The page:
2. Get Handy with a Caulk Gun
Sneaky air leaks in electrical outlets, lighting fixtures or places where cable, phone and other lines enter your home need to be hunted down and eliminated. According to the Department of Energy, you can save up to 20 percent on your heating bills by reducing these drafts.
Start by detecting the leaks around your home, then seal them up with a combination of a caulk gun and spray foam insulation, depending on the size of the hole. You can also pick up some foam gaskets to put under your electrical outlet cover for an extra layer of insulation.
3. Adjust or Upgrade Your Thermostat
Setting your thermostat eight to 10 degrees lower for eight hours a day (when you go to sleep or when you leave the house for work) can reap a savings of up to 10 percent on your heating bill over 12 months.
Investing $25 in a programmable thermostat will make this process a lot easier, so you’re more likely to see savings. A smart thermostat, such as the Nest Thermostat, learns your routines and adjusts itself based on occupancy and outside weather conditions. It could save 12 to 16 percent on your energy bills, although the upfront cost is significantly higher—usually around $250.
4. Service Your System
An annual tune-up of your HVAC system will help it operate more efficiently, thereby saving you money. Costing between $60 and $85, a tune-up will make sure the system is clean, safe and running at peak operating performance. The tech will also check that your thermostat settings are correct, all of which could add up to savings on your bill and safeguard against the unexpected expense of failures and breakdowns of your system.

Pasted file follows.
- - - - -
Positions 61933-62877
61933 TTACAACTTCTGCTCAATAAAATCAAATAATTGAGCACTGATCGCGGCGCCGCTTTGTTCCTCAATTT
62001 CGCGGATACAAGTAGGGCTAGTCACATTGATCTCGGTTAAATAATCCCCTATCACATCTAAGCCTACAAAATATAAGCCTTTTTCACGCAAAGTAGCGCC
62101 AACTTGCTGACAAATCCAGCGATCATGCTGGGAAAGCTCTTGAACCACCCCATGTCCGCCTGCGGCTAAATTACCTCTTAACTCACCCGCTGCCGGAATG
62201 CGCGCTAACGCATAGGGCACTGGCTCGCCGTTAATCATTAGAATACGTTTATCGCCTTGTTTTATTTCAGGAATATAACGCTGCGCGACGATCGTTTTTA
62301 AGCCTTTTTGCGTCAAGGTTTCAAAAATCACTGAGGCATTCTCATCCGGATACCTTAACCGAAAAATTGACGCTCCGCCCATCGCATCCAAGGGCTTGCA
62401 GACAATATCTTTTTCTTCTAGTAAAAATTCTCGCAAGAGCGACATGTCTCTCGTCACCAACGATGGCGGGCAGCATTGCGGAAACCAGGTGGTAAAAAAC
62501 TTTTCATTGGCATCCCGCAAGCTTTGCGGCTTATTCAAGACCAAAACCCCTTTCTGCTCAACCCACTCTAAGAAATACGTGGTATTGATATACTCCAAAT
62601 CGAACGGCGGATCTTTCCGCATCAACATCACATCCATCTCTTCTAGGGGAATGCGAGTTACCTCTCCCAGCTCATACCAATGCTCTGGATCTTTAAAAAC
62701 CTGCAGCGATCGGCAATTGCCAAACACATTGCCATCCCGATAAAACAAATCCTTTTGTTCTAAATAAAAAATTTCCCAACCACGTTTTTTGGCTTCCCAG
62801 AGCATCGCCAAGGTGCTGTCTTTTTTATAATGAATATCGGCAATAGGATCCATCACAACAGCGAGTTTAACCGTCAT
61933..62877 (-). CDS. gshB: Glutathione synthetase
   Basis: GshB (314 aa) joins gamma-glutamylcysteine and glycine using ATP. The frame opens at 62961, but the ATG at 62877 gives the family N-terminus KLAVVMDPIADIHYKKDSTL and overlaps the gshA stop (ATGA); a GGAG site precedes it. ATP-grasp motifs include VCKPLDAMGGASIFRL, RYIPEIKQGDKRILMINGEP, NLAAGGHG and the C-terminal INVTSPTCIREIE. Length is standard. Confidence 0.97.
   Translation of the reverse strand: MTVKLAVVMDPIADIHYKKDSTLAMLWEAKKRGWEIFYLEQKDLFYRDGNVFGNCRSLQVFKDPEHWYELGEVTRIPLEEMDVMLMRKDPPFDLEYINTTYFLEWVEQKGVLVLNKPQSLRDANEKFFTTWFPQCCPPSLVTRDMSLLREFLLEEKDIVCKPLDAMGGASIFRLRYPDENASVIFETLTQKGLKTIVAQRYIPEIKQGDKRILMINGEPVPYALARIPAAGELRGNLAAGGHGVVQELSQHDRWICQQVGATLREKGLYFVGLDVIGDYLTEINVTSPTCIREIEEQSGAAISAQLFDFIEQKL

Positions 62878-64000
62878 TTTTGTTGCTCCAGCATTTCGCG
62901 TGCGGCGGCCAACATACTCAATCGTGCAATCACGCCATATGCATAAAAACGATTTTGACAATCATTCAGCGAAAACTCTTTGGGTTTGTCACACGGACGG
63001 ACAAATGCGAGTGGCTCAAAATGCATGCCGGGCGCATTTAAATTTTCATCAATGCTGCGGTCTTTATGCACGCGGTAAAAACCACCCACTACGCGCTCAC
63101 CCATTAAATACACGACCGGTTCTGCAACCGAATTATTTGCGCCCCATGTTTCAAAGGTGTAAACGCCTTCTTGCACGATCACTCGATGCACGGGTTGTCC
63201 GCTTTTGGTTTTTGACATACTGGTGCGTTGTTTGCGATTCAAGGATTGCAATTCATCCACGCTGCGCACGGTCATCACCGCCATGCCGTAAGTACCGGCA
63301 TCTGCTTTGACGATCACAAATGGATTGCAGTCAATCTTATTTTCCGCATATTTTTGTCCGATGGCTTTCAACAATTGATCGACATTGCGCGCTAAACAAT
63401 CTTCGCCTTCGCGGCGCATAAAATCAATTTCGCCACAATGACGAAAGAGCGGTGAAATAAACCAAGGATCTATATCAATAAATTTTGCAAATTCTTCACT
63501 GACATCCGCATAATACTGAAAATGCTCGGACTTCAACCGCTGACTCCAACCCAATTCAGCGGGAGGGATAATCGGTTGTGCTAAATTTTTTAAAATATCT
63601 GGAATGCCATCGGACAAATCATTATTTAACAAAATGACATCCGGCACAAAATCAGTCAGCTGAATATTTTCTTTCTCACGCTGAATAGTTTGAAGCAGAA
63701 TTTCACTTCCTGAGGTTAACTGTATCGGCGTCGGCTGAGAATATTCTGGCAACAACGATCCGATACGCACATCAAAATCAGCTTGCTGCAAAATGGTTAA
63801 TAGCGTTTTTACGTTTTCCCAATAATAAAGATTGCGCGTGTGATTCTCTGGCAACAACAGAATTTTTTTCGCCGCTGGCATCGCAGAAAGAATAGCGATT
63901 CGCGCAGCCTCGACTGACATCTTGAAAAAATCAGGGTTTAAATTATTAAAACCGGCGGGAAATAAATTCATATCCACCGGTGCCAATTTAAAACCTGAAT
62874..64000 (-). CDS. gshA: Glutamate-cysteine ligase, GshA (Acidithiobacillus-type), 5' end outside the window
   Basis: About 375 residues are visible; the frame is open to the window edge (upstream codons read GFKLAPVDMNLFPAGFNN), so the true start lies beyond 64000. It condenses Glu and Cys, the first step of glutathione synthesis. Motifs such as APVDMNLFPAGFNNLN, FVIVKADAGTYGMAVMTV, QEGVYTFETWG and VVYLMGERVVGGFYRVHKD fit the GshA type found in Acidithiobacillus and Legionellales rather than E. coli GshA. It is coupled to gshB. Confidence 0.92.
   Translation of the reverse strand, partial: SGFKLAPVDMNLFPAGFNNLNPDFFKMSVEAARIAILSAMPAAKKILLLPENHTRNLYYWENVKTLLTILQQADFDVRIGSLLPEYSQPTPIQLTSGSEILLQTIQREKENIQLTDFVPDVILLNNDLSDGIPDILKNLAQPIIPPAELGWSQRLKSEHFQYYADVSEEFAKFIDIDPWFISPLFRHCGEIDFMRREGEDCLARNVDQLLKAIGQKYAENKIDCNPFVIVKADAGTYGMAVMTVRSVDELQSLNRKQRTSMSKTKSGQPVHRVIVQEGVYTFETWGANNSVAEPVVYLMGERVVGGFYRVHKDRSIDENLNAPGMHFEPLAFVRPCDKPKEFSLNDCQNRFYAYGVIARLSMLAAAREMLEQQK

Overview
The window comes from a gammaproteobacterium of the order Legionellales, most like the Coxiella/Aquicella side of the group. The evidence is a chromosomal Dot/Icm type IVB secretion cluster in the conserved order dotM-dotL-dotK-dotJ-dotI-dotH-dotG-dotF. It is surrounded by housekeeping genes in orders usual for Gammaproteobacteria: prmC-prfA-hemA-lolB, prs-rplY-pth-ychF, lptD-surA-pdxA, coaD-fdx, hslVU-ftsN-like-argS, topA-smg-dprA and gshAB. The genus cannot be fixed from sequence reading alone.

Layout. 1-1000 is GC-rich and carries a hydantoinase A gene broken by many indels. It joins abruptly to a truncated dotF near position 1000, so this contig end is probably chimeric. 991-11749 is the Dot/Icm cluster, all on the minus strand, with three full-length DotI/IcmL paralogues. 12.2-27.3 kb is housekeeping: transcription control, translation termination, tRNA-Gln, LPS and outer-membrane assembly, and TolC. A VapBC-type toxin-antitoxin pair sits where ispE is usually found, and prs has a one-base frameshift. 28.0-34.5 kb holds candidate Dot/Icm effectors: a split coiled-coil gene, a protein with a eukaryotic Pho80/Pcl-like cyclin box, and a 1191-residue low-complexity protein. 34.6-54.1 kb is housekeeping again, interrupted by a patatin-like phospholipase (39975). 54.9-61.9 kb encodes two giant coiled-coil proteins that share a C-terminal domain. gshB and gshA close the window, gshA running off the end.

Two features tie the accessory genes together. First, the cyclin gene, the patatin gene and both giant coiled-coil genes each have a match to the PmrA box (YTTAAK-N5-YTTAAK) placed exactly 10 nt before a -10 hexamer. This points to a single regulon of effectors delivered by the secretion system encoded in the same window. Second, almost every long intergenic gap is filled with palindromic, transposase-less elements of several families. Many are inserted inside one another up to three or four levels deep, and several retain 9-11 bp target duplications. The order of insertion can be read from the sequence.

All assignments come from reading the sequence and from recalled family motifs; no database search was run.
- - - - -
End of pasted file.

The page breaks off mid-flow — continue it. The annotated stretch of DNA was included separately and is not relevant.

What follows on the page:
5. Savor the Sun
Even in the winter, the sun’s rays will bring in considerable warmth. Open your south-facing blinds and curtains on sunny days to welcome the heat, but be sure to shut them before sunset so you don’t lose all that warm air.
6. Dress Up Your Windows and Doors
Windows are responsible for about a third of a home’s heat loss. If you can’t spring for double glazing this winter, help mitigate those dollars flying out the window by taping heavy duty clear plastic sheeting over the windows. This can save up to 14 percent on your heating bills and is simple and inexpensive to do. Also, consider adding insulating drapes over your large windows and doors, which the Department of Energy says can reduce heat loss by as much as 25 percent.